Aradhana shows her Chinese brush paintings.
I have always painted and made things, often very time-consuming, but a time came in my life when I wanted a simpler, more direct way of painting. I stumbled upon this method known as Chinese Brush Painting and I find it a very enchanting way to paint.
Before one can do a painting that you enjoy looking at, one has to acquire some technique. I likened it to learning a musical instrument. The approach is very different from Western painting; even the brush is held differently in the hand, so one has to learn this first. Chinese painting is more spontaneous; you can’t work at it as you can with Western painting.
All the equipment is hand-made in China from natural materials, and is all very beautiful. The brush is made from some kind of animal hair, wolf or sheep, with a bamboo handle; they have been making brushes like this in China for thousands of years so there is a lot of expertise in each brush; the paper is thin and can be made of grass, cotton, mulberry or other fibres; the ink is made from glue, and soot from pine-wood.
Traditionally the ink is made in a stick form and scented with patchouli, but the precise recipe is kept a closely guarded secret by the Chinese ink-makers! The ink, brush and paper have a great affinity for each other and are a delight to work with, the ink and the paper seem to marry each other when you put ink to paper.
Once you have put ink on paper, its there, you can’t budge it, unlike oil paint or water-colour.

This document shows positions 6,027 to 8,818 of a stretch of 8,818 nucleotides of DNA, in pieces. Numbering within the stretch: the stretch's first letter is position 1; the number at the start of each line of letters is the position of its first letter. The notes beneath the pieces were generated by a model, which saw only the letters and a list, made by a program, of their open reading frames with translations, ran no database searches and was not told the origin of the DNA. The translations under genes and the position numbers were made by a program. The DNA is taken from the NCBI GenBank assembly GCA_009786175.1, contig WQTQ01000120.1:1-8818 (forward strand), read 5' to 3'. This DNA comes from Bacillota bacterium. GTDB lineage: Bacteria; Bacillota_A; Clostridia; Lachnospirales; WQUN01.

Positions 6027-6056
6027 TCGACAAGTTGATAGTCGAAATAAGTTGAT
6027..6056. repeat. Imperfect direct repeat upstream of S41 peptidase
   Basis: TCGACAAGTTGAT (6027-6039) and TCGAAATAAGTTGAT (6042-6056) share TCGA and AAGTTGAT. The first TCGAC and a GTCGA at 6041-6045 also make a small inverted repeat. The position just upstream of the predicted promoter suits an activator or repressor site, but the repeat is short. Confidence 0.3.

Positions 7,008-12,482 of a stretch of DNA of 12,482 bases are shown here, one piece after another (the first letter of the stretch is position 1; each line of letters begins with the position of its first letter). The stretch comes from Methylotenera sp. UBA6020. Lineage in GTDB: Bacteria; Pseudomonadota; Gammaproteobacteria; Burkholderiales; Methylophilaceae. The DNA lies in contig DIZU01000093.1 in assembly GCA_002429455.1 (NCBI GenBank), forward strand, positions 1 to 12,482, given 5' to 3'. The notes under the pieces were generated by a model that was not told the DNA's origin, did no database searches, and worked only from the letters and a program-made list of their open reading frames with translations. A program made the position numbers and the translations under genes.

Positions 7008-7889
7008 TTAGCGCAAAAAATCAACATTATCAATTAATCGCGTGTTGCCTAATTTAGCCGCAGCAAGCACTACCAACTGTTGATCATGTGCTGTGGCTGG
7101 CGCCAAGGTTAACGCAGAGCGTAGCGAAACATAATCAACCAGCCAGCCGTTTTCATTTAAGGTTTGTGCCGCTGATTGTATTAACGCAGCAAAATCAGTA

To begin with one has to practice a lot, painting the same thing over and over again; when I first painted bamboo, it looked like a bunch of bananas – but with practice it started to look like bamboo.
Before beginning to paint one grinds the ink. You put a few drops of water on an ink-stone, and holding the ink-stick, grinding it in a circular motion in the water; this is a little centring meditation and prepares one to paint.
I find painting in this method very “Zen”: you sit holding the brush loaded with ink, looking at an empty sheet of paper, with alertness…allow the mind to clear…then when the “chi” feels right, you jump in. The ink soaks into the paper and what you have done is done, you can’t remove or change it. Then you breathe, relax, and continue in the same way; you have to do every stroke with alertness or you’ll blow it.
If I can convey just a little bit of the beauty of Nature through my paintings, I shall be more than happy.
The mountain, a march;
The river, a march;
The uplands and over the Yu Kuan Pass I go.
Countless lamps in the tented darkness glow.
A night-watch of wind,
A night-watch of snow –
And a clamor that shatters my sleepless home-sick heart.
I know a garden where it is not so.
– Nalan Xingde
Yoga Aradhana took sannyas in the first London centre, in 1973, met Osho in Woodlands, participated in the Gujarat centre Samarpan and the Medina commune in England. She visited the Ranch for the celebrations and Pune 2 for many winters. She now lives creatively on a hill on the edge of Brighton, almost in the South Downs National Park, enjoying nature, meditating and painting.